As I said earlier, knowledge-based work is more of an endeavor than an execution of a well known process. When you undertake a task or project that you’re not sure about, it’s natural to feel some hesitation and anxiety. I have felt this way with some projects, blaming myself. I attributed the pain of loneliness and anxiety to my personality defects – I thought that I lacked certain traits others had.
When I discussed my doubts with friends who are studying to become journalists, they advised me to read The Writer’s Journey by Christopher Vogler and Himmel-Helvete tur och retur (English translation: Heaven-Hell and Back which is available only in Swedish) by Bengt Renander (a Swedish creativity consultant).
In The Writer’s Journey the classic storyline for drama is discussed – how do you build a story that will work in dramatic movies? Vogler, who worked in both Disney and Warner Bros as a screenwriter, divides all dramas into three parts that have twelve different steps or actions. To build a good story that people will like, he shows how most movies are made as exploration journeys, where the main character in the film faces a challenge or needs to resolve a conflict. This takes the character through the following twelve steps.
Vogler divides a story in two different worlds: the ordinary world where you first meet the main character and then the special world that he is about to enter during the journey. In the ordinary world the main character is living his ordinary life. For example, you first see Luke Skywalker, the hero of Star Wars, who is bored to death as a farm boy before he sets out to tackle the universe. If we continue with Star Wars as an example, we proceed to the next stage – the Call of Adventure – when Princess Leia’s sends a desperate holographic message to old wise man Obi Wan Kenobi, to ask Luke to join the quest.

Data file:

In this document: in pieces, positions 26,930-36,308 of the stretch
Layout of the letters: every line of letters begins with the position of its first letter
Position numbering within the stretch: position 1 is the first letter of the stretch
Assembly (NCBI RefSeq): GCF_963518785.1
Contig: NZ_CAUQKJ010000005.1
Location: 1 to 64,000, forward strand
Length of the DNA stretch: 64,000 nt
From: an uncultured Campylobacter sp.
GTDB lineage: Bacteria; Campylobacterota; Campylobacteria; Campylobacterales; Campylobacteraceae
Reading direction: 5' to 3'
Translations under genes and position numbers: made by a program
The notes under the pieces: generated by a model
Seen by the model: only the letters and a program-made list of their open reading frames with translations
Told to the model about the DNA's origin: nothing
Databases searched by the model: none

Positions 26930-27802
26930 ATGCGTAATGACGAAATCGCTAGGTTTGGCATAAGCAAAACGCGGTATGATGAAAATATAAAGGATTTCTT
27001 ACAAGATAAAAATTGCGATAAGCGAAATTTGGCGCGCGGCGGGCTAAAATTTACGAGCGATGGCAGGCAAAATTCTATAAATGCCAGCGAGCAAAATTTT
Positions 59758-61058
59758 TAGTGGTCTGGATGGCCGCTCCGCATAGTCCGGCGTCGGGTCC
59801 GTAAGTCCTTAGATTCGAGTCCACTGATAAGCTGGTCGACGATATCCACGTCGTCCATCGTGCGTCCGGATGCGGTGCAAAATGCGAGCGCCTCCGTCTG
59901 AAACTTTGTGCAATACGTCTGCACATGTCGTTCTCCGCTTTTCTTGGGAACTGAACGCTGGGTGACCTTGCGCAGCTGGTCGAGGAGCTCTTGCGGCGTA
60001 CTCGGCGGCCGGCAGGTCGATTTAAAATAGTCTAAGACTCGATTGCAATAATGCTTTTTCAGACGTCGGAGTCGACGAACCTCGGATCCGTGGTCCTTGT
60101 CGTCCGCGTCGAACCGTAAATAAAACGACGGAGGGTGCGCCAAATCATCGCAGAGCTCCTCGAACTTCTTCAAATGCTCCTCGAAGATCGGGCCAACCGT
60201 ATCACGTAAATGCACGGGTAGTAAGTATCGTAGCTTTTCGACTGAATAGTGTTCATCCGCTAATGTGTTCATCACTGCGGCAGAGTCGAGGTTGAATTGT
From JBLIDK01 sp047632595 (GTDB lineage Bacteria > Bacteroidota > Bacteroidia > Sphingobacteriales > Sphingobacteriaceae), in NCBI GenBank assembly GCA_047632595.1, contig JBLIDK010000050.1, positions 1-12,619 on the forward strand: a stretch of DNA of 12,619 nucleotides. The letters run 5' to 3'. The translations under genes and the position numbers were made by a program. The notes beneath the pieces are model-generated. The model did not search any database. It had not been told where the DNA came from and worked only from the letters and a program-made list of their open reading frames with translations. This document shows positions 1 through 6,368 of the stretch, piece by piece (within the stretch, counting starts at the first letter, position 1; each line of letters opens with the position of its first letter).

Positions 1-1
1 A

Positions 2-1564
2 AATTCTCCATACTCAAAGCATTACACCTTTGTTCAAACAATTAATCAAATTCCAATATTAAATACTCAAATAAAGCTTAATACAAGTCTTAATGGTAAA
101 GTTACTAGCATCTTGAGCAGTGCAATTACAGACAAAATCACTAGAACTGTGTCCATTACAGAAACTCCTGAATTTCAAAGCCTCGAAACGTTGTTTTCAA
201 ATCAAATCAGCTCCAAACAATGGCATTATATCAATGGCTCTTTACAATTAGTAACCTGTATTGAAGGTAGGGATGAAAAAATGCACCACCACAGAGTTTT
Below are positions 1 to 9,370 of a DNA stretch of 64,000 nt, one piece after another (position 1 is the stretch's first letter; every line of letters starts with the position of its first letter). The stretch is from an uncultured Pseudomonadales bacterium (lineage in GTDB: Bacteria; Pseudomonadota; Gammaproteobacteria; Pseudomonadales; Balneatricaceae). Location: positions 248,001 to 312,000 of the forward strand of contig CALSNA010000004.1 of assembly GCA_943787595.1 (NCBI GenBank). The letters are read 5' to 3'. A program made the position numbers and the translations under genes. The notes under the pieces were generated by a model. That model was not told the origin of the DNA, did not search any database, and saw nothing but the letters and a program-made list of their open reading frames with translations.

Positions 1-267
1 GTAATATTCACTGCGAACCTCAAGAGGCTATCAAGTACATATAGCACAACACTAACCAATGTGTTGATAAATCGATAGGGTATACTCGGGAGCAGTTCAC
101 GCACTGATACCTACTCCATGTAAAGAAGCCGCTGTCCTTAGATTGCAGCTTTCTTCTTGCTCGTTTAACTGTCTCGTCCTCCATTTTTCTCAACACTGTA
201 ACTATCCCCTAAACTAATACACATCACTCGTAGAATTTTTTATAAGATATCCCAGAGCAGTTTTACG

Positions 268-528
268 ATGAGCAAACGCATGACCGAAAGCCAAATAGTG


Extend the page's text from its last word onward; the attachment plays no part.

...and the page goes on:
Leia has been snatched by evil man Darth Vader, much like Greek springtime goddess Persephone, who was kidnapped to the underworld by Pluto, lord of the dead. Her rescue is vital to restoring the normal balance of the universe. As the story continues, Luke refuses the call of adventure by returning to his aunt and uncle’s farmhouse, only to find they have been killed by the Emperor’s storm troopers. Suddenly, Luke’s reluctance transforms into a burning desire to undertake the quest.
Luke takes the evil of the Empire personally. He is motivated. Those of you who saw the movie know how the story continues. The interesting observation in this structure was made by Bengt Renander who realized that behind all these steps lies a specific feeling that the viewer is supposed to feel. The reason this technique works for many movies is the common order of feelings that humans have when undertaking an exploration journey and when they leave their comfort zone. As Bengt puts it, “a movie where the main character doesn’t develop emotionally will be rather boring to see”.
Bengt also realized that it’s a common misunderstanding is the best result comes when there are feelings of lust and creative joy. All these feelings are necessary – indeed normal – in creative processes. They’re not wrong – they’re feelings that just stir within us. In fact, they are signs that we are on the right track. Feelings of pain are normal in the creative process and that’s a consolation for all creative workers who are aware of that.
Put this into a team and you as a project manager don’t need to feel frustration, anxiety and anger. You know it’s not your fault, because it’s part of the process. When you leave your comfort zone and undertake a project that is complex and hard to do, it would be strange not to have these feelings.